“In Idols of ISIS, Aaron Tugendhaft, a descendent of Iraqi Jews and scholar of the ancient Middle East, examines the significance of a video clip which had made the rounds online in 2015. It had showed ISIS militants smashing ancient artefacts using sledgehammers and drills in Mosul Museum, engaging in a modern-day iconomachy, purging ‘heresy’ from view and existence.
Tugendhaft lingers on this specific video because, he argues, it not only shows a quasi-ritualistic demolition but also highlights the correspondence between imagery and politics. He finds in the clip a resonance, ranging from Biblical times to the sectarian turmoil of post-2003 Iraq. In his book, he also explores why the location of Mosul’s museum matters, and discusses the apparent paradox in the militants' decision to record the events with a videocamera.” — Review 31
“A book with a… [broad] import... His analysis, divided into three chapters, stretches beyond the Mosul museum to examine the long history of iconoclasm in human civilization—from image smashing in the Assyrian Empire, to medieval political philosophy, to the ways images are modified and circulated on the Internet today.” — Commonweal
"The Idols of ISIS marks a solid scholarly contribution to the field of Middle Eastern studies, specifically by demonstrating the function of images, and the function of their destruction, in the construction of political spaces. The brevity and legibility of Tugendhaft’s prose makes the book ideal for usage in higher-level undergraduate courses, or as a companion text in graduate seminars. . . .The Idols of ISIS is a book that is worth visiting." — Syrian Studies Association Bulletin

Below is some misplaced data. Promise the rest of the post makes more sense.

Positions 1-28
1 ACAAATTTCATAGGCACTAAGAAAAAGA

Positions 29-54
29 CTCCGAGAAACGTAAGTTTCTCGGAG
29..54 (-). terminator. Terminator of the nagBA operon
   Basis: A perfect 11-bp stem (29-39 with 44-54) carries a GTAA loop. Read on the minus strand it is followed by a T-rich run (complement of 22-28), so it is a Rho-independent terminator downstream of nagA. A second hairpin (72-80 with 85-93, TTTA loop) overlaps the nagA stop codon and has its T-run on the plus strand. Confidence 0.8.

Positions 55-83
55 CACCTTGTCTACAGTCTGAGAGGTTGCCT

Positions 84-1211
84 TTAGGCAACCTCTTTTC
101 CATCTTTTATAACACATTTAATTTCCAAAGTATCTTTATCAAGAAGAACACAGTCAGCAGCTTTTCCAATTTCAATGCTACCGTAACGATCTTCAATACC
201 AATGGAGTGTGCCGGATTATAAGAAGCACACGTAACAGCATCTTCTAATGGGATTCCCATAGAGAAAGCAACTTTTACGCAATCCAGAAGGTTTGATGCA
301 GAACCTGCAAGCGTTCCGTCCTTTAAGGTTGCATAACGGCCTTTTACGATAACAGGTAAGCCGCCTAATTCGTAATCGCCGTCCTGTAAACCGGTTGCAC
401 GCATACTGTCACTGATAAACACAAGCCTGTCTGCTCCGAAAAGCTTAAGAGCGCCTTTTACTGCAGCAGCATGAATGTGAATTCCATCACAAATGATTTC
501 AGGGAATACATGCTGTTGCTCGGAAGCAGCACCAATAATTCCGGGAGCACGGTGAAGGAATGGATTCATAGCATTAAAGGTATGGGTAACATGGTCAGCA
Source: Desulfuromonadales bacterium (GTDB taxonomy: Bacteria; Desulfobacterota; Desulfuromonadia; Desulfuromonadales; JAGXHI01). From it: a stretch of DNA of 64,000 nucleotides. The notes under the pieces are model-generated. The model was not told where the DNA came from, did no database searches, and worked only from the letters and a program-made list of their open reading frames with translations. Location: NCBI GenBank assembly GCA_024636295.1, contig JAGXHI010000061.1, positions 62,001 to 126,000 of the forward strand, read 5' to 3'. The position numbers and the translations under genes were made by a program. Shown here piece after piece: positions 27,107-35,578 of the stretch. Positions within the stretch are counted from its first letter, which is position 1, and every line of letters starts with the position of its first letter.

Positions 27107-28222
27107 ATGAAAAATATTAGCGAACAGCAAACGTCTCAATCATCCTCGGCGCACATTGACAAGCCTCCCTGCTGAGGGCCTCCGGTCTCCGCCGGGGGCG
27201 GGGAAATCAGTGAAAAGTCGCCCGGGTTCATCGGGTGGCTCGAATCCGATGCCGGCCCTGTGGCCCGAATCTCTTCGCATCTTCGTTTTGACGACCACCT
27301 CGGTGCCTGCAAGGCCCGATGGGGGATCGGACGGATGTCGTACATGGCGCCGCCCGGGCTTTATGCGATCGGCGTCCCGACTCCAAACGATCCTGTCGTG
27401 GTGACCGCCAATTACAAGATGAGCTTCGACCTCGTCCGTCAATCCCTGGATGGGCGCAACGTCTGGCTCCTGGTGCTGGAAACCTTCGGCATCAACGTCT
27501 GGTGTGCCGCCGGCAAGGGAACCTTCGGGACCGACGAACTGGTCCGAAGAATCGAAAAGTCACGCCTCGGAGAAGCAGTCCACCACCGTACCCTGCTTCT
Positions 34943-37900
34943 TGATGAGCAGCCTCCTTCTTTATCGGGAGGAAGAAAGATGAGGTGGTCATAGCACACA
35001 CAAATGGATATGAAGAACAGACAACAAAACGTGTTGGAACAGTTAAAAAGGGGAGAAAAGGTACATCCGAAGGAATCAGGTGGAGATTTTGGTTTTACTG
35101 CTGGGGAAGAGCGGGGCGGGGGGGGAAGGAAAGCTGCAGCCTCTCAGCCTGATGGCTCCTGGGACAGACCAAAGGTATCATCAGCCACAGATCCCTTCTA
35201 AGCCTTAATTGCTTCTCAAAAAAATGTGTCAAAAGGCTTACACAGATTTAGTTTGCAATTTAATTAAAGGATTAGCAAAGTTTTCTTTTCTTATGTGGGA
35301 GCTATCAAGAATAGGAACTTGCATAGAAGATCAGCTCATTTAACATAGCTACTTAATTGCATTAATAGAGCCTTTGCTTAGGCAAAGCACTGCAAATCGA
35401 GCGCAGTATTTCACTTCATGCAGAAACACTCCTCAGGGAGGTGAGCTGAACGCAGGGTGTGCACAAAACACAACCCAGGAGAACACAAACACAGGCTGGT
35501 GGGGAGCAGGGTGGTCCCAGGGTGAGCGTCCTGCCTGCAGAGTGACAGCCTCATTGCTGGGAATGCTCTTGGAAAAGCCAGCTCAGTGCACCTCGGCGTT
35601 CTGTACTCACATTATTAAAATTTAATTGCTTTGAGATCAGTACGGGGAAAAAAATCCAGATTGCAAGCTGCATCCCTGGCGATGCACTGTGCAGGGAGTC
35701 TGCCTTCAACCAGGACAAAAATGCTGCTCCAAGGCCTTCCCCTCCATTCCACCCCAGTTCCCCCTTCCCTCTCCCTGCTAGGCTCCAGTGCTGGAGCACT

“The brilliant young scholar Aaron Tugendhaft has proven himself in The Idols of ISIS." — La Voz de Córdoba
"On February 26th of 2015, Islamic State terrorists went into the museum of antiquities in Mosul and destroyed ancient Mesopotamian art. Not content with the mere act of demolition, they also made and distributed a videoof their action. For Aaron Tugendhaft, seeing a still image from the video immediately brought to mind a strikingly similar image created in the very same area, but thousands of years earlier. The still image looked like a scene of iconoclastic destruction sculpted in a relief for Sargon II’s palace in the city of Khorsabad, from the eight century BCE. For Tugendhaft, the uncanny juxtaposition of images across millennia suggested something like an eternal question about the role of images in the political world in the Middle East, and in political life simply speaking. Is a world without images a possible basis for a politics of the enlightened, as iconoclastic religious leaders sometimes suggested? Or, if not, if images were instead a necessary part of political life, how could we avoid forcing the society to live under the permanent shadow of one dominant group’s untrue, fantastic dogma? The book is an extremely original attempt to address such fundamental questions about the role of art and images in politics, while at the same time engaging other more ephemeral but quite pressing contemporary problems related to global politics and technology." — Kronos (translated from original Polish)